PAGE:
In March of this year, Johns Hopkins Hospital became the first hospital in the United States to transplant the organs of an HIV-positive donor into HIV-positive recipients. The liver and kidney transplants saved the lives of two people.
“This is an unbelievably exciting day for our hospital and our team, but more importantly for patients living with both HIV and end-stage organ disease. For these individuals, this could mean a new chance at life,” said Dorry L. Segev, M.D., Ph.D., professor of surgery at the Johns Hopkins University School of Medicine in a statement.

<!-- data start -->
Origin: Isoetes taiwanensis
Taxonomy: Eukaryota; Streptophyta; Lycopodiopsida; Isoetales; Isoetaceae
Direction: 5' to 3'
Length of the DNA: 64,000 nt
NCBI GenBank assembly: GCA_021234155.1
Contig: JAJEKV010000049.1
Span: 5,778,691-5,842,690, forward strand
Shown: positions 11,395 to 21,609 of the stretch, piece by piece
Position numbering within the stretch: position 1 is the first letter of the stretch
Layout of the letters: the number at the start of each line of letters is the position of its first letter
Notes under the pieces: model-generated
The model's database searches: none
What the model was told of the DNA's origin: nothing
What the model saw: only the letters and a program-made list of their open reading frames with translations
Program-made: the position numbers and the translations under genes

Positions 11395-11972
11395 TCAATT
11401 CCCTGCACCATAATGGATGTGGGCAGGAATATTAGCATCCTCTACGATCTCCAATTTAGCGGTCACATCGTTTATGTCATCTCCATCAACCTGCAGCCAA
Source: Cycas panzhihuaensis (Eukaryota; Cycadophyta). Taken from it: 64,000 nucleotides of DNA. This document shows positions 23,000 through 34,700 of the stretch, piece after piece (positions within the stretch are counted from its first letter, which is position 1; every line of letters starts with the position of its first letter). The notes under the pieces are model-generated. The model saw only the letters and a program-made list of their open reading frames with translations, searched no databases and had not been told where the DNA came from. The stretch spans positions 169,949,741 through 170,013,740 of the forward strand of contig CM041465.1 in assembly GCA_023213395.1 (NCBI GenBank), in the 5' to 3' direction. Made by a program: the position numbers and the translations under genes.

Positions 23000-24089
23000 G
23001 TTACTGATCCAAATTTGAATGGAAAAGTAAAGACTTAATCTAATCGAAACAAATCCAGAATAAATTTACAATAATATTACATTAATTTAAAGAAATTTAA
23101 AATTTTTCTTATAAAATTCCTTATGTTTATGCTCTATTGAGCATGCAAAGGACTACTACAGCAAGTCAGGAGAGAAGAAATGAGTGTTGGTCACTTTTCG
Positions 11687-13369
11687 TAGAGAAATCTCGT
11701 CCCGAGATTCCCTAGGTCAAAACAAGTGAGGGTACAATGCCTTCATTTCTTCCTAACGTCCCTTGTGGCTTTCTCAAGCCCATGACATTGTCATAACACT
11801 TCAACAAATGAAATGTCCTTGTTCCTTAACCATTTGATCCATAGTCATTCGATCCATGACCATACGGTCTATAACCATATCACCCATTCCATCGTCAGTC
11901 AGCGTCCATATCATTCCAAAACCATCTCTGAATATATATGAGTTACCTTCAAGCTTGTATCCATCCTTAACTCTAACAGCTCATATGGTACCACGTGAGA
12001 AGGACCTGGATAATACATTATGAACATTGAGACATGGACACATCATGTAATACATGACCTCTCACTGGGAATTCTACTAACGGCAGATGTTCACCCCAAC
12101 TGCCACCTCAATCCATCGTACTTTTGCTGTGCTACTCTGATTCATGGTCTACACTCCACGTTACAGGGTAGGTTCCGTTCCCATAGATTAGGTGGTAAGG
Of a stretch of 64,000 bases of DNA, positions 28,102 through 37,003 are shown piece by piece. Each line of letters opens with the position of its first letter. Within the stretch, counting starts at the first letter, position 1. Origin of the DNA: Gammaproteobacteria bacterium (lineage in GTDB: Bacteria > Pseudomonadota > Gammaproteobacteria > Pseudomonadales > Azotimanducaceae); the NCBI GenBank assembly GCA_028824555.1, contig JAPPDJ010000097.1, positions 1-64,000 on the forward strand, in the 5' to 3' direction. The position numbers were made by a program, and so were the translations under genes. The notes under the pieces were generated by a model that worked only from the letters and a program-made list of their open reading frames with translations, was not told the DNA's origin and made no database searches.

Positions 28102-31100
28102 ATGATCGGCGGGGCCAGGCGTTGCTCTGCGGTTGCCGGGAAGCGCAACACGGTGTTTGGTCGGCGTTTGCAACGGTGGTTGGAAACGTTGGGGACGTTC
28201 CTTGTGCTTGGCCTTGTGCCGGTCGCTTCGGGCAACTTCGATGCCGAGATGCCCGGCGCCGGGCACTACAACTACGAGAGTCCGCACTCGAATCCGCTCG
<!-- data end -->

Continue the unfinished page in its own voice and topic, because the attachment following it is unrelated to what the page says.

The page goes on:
The surgery was the result of the striking down of a 25-year-old law prohibiting HIV-positive organs from being used for transplant. Those two recipients of the organs are part of a study with 30 patients expected to be enrolled at six medical centers nationwide, with five of those HIV-positive patients to come from Atlanta, where they and the doctors at Emory University will take part in this new step in medical history.
And the development will not only help HIV-positive people on the waiting list for organs, but also the HIV-negative ones on the list who will then move up in priority once the HIV-positive ones get the transplants they need. Continue reading
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